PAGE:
What to do if you have a hedgehog visiting your garden

15, July, 2020

Despite hedgehogs being named Britain’s favourite mammal in 2016, some Brits are still unsure as to what to do if they have a hedgehog visit their garden and more importantly, how to keep their gardenhedgehog friendly and casualty-free. 

How to prepare a Hedgehog friendly garden 

Here are our top tips that keep the prickly visitors safe and happy for when they next come to visit: 

1.  Leave a nutritious bowl of food and water out 

The hedgehogs and their newly born hoglets are going to be very hungry and thirsty, so we recommend leaving out a bowl of nutritious food for them to eat, such as our Crunchy Dry Food alongside a bowl of water.

2. Create a small gap in your fence  

Create a small hedgehog size hole in your fence, so that they can pass through safely and easily on their journey to other gardens as well as yours. We’d recommend making your hole approximately 15cm wide so hedgehogs can easily fit through the gap.

3. Cover any exposed drains  

It is important to cover any exposed drains in your garden as it is easy for small hedgehogs to get trapped and potentially suffer from chemical burns from the residue of your kitchen cleaning products, which would be very distressing for the hoglets 

4. Clear your garden of any rubbish 

Hedgehogs are curious creaturesmeaning that they sometimes rummage through any open rubbish bags, which may contain sharp objects, like a tin can lid. We’d always recommend ensuring that your rubbish bags are tied tightly so hedgehogs and their hoglets can’t make their way inside. 

Hedgehogs also love to nest in bin bags, so it is vital that you check them before throwing them away! 

5. Avoid using pesticides and other garden chemicals 

Many pesticides and other garden chemicals contain poisons – for example slug pellets  which are deadly to hedgehogs and other garden wildlife. We would advise you to use more organic methods, such as soapy water, marigolds, or peppermint plants. Hedgehogs like to munch on bugs so often they are a natural form of pest control themselves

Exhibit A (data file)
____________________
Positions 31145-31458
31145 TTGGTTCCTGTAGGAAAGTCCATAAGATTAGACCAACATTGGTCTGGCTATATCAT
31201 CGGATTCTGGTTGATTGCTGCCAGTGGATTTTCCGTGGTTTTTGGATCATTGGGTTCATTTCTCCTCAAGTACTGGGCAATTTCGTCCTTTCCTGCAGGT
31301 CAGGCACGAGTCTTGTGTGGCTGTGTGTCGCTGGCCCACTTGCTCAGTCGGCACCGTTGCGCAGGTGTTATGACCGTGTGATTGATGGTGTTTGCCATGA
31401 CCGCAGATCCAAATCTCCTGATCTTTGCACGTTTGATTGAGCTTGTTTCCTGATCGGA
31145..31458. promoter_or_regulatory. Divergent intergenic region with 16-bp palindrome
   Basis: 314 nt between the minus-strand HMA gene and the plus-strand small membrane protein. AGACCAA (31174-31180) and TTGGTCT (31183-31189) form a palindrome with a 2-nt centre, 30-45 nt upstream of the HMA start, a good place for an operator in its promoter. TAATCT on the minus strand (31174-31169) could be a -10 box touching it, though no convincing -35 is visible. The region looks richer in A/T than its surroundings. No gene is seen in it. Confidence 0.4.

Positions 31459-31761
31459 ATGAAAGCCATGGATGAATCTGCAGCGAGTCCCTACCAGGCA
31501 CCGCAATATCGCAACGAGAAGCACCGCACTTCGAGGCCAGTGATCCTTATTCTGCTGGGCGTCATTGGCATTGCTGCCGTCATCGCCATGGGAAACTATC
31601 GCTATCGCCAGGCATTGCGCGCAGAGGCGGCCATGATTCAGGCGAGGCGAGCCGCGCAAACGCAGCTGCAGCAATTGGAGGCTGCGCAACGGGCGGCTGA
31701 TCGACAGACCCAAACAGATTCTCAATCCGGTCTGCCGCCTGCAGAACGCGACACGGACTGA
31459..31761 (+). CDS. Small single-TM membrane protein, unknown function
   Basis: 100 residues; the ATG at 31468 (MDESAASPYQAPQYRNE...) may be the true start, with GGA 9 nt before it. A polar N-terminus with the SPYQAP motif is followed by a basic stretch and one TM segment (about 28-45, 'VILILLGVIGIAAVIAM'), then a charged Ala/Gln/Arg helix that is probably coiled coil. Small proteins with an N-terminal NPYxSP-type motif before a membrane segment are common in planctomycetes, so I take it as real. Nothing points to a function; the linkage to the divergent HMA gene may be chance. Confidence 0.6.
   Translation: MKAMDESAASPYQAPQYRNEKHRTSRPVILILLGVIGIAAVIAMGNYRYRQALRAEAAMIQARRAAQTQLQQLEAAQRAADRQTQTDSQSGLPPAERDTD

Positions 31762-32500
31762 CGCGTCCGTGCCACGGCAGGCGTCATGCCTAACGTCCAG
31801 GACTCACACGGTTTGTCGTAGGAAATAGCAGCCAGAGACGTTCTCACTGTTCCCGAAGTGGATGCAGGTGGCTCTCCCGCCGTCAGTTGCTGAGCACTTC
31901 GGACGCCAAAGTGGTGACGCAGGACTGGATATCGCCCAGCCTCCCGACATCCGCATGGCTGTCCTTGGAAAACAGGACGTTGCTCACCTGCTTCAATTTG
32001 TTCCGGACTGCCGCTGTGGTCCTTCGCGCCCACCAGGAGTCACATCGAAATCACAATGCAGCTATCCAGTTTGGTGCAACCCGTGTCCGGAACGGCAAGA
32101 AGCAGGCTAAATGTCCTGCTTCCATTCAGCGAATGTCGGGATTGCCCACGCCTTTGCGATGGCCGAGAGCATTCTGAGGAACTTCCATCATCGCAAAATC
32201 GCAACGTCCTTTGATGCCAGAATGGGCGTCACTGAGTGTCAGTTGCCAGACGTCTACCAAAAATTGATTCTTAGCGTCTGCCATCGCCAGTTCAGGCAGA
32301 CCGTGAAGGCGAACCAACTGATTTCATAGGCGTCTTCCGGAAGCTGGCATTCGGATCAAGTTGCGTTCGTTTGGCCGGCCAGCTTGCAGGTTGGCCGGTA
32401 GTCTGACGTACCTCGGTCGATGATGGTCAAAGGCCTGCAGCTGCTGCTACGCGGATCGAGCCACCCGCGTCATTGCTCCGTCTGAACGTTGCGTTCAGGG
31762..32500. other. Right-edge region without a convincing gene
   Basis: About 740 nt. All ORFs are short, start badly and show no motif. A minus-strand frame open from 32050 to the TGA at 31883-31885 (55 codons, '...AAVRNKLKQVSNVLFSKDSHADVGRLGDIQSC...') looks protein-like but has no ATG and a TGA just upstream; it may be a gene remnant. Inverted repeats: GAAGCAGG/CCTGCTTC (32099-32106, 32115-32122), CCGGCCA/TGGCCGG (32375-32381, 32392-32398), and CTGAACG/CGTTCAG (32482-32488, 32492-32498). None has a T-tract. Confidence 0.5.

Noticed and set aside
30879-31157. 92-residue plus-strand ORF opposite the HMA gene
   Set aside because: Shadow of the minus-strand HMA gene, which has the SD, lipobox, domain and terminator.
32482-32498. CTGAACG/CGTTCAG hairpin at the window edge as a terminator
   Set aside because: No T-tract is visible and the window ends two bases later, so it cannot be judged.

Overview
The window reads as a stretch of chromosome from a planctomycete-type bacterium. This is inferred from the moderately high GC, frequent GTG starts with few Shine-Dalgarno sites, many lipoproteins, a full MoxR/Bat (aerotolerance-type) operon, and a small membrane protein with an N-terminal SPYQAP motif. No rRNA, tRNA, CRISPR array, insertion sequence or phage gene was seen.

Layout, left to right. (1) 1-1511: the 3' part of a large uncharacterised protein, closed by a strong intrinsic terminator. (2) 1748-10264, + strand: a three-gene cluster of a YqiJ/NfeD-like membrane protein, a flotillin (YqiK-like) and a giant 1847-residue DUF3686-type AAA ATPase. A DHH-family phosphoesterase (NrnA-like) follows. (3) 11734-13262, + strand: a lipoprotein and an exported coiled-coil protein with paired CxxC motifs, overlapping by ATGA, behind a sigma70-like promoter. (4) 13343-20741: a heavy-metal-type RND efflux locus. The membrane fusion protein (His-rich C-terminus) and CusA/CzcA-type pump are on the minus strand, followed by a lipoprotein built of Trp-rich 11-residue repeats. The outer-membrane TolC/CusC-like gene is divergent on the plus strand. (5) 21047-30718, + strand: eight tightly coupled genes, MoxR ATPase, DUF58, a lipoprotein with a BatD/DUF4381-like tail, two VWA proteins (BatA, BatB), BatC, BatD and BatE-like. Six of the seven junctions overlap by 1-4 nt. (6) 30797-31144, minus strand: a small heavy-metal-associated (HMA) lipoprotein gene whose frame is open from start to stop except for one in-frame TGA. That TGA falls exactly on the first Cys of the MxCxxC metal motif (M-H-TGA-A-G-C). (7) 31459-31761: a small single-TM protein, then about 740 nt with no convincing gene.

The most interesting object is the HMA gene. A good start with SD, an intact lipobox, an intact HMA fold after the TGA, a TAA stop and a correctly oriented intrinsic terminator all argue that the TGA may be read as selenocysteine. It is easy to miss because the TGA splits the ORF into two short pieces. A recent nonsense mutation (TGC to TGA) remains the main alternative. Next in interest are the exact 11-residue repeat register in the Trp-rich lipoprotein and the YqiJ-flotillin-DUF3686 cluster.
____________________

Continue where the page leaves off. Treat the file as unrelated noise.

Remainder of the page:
If you do need to use pesticides as a last resort, it is important that you read the ingredients and instructions on how to use beforehand to ensure that you are using them safely. 

6. Build a ramp for any ponds or pools in your garden 

Although hedgehogs are surprisingly good swimmers, they can become exhausted and drown if they cannot escape the pond or pool easily. 

For this reason, we suggest that you build a ramp around the edge of your pond or to leave a piece of chicken wire at the edge of your poolwhich will act as an escape ladder for the hedgehog. 

Submit your hedgehog sighting 

Once you have made your garden hedgehog-friendly and you do see a hedgehog, we encourage you to record your sighting in our online Hedgehog Hotspot Map at https://www.spikesfood.co.uk/submit-sighting/ which will help us track population levels of hedgehogs moving forward. 

Fill out the form with the date, time, location, photo, plus any other noteworthy information, in order to help educate your neighbours as to where and when they can expect spiky visitors in your area, so that they too can help to do all they can to care.


It's mating season. Soon little hoglets will be arriving!

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